There’s nothing worse than someone talking about their fantasy team, of course. But, just for a second. I just need… PLEASE! I NEED TO TALK ABOUT THIS FOR THREE MINUTES SO JUST FINISH READING TO THE END OF THE NEXT GRAF. PLEASE. Okay. Thank you.
So, my fantasy team won last week, and I have to tell you, it feels pretty great. For season after season, I made fun of Wilbo and Mark, the Brothers Macyk (and my best friends), for their sixteen (give or take three) yearly fantasy leagues in which they partake. But after just one week, I get it. Not so much the "spending hundreds of dollars a year to take hundreds more dollars from your friends" bit, but the spirit of arms-length competition, definitely. And if you get to pick a few Red Sox, like, let’s say Mookie (or as he’s now known in my house, "MOO-KAY!") Betts, even better.
That’s why fantasy works. And not just in the sense of it being a functioning system for separating people from their money legally in a situation that should probably be considered gambling on sports. But as a thing with real tangible emotional value that you can construct entire industries (and semi-beloved sitcoms) around.
In addition to the opportunity to prove to your friends you’re probably a better investor than them – though, all things being equal, "I bought in on the ground floor with Trevor Story" doesn’t exactly sound as good as "I’ve owned stock in Google since the IPO" – if done correctly, it can also give you real incentive to root for a player or team that is not your own. It provides a new and different way to not just appreciate baseball but how dumb your friends are. And it’s one that shouldn’t make you feel dirty or bad about it.
Now, there are, of course, exceptions when it comes to this expanded worldview of who it is or isn’t okay to root for. Picking Brett Gardner felt more reasonable than the prospect of Alex Rodriguez, Mark Texieria or Jacoby Iscarot. And if anyone in my league (okay, I’m sorry, I’ll stop talking about my roster at the end of this graf, I promise) is willing to take Pineda off my hands, I’m listening. But these kinds of things – where you draft for need less so than cosmic distaste of a specific group of people wearing a particular set of matching outfits – can be counter balanced emotionally with picks from your team (like Betts and Mr. Ortiz, who we’ll get to later).
Once you have your team, you get to live that double life we all long to. One tinged on the edges with a sense of danger – what happens if Pineda is pitching against the Sox in late September or Gardner is up at a crucial point in both my fantasy week and the Red Sox season? – that makes watching baseball feel less like watching sports and more like watching an early-2000s Diane Lane movie (in the best way possible). There’s something that feels so good about hating a team so bad, but needing their players to perform to the best of their ability despite them being the very worst.
And for the weak-willed, you can always pick up a player on the opposite ends of that spectrum. They can be someone you’ve loved long from a far, like a Madison Bumgarner. Or, you can choose a player for whom you have genuine and deep affection for, the kind of player who enters your life like a ship passing in the night, only to be taken away from you in favor of Kevin Youkilis moving to third and Carl Crawford showing up on your doorstep in a basket, like say, I don’t know, Adrian Beltre (I swear, I’m not talking about my team, per se.)But it’s really best when it’s a member (or members) of your real team helping you win games for your fake team. When Mookie and Papi did their business last week, it was a double dip of joy. For Mookie, it was a marker that last year was just the start of what could be a special career in Boston. For Papi, well, that should be obvious: if this is the end, going out with a bang and not a whimper is the best case scenario for everyone involved.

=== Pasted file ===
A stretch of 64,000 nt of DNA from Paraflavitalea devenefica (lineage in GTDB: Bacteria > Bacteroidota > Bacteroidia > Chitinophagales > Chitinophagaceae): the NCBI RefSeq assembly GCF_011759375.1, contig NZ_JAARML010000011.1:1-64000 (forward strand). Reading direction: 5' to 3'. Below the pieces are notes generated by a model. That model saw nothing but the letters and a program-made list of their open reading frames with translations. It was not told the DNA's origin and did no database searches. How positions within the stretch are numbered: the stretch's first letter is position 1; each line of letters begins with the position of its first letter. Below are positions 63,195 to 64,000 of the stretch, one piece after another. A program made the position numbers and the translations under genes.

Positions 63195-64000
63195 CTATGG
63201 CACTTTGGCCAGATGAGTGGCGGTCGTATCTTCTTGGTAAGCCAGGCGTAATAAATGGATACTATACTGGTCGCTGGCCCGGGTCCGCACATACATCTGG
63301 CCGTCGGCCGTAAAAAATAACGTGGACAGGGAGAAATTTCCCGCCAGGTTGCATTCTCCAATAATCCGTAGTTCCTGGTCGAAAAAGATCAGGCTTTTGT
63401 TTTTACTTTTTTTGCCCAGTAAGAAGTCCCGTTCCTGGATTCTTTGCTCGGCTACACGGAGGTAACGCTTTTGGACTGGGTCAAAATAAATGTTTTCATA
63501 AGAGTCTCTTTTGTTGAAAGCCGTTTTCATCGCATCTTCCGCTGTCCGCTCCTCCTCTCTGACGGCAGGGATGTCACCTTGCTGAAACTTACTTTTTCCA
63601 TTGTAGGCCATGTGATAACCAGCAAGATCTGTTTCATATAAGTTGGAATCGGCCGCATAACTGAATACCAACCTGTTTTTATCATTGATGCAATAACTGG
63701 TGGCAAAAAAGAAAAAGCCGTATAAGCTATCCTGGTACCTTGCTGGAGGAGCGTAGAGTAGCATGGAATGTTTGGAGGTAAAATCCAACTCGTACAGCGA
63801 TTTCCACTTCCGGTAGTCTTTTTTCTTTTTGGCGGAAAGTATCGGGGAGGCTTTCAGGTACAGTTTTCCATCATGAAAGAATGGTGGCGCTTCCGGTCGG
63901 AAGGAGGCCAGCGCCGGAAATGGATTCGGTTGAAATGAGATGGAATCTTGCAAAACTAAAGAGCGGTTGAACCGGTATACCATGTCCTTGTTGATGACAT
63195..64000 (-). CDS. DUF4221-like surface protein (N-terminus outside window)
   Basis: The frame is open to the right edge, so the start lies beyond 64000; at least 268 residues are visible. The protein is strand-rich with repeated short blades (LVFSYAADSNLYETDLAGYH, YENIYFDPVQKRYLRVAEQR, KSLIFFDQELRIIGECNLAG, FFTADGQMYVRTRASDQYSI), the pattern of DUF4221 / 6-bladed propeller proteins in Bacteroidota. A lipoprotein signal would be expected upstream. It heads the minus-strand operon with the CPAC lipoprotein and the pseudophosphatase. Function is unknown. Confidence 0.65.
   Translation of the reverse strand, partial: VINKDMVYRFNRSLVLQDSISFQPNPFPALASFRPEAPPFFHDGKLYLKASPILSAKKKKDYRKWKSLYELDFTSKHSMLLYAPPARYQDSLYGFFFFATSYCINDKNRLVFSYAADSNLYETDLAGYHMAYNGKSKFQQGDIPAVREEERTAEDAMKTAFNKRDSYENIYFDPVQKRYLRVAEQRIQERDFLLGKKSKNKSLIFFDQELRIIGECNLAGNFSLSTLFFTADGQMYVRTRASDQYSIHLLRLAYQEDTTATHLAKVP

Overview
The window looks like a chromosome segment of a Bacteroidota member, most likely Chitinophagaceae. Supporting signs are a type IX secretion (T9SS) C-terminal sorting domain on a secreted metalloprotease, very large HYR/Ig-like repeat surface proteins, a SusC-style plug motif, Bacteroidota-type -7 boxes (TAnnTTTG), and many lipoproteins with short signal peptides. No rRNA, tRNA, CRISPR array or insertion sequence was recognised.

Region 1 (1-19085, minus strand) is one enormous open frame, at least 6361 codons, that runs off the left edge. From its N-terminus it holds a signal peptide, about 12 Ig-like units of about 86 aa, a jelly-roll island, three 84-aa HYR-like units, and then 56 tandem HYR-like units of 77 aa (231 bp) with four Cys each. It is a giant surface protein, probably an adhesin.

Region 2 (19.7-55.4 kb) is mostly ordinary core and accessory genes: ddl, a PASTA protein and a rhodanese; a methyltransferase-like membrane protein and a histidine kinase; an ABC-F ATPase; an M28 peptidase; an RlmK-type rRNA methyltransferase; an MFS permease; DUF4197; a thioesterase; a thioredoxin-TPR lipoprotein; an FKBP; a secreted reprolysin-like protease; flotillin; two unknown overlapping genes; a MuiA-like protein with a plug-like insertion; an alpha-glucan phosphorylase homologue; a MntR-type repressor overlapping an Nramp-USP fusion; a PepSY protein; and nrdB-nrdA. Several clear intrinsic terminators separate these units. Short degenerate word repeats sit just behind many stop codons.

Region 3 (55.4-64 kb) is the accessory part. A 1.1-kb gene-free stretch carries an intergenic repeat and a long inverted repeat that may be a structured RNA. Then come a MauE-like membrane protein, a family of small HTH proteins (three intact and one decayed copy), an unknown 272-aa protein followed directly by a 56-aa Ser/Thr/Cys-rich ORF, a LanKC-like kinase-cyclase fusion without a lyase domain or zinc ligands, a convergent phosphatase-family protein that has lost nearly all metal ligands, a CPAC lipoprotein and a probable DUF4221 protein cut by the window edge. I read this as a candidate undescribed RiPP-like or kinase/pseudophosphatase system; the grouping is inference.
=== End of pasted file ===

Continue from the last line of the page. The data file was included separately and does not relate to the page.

John Farrell is doing the best he can
Baseball players need playing time, especially early in the season, to show what they've got. The Sox have too many players that need playing time to get angry at John Farrell so early.
Though, because of the way our brains work, for at least this time of the year, it makes that end feel very near. With the entire world ahead of us, we can extrapolate out and create our own perceptions for what the season should be, as opposed to what it can or will be. This pulls us closer to the end of the year in our minds than we are during the dog days of summer. The danger you feel when having to root for the bad guys isn’t nearly as damaging as the danger you encounter when trying to juggle expectations for both sides of your baseball fandom: that which is real out of love, and that which is real out of commitment (financial or otherwise).
This can be exacerbated by the ubiquity of fantasy knowledge available not just at your finger tips, but pushed directly into your consciousness. Do I start Mookie today against Chris Sale or roll the dice and put Chrisitian Yelich in against Tommy McCantpitch is a question that is hard enough to answer with money on the line, before even contemplating notifications popping up on your phone to tell you how bad the mistake you made just was.
But, because -- outside of the money involved -- fantasy baseball is, well, a fantasy, it’s best to appreciate this time of year for the real baseball you are seeing. Getting too bogged down in the day-to-day machinations of what’s essentially a stock market simulation in stirrup socks can be a real existential bummer on a bunch of level, and can even hurt your fandom in the long run. Because, while appreciating Papi and Mookie for the great players they are, and not the great investments they could be is easy, that can’t be said for everyone.
Which is why I have few words for you, Sean Doolittle: Get your sh^t together, pal.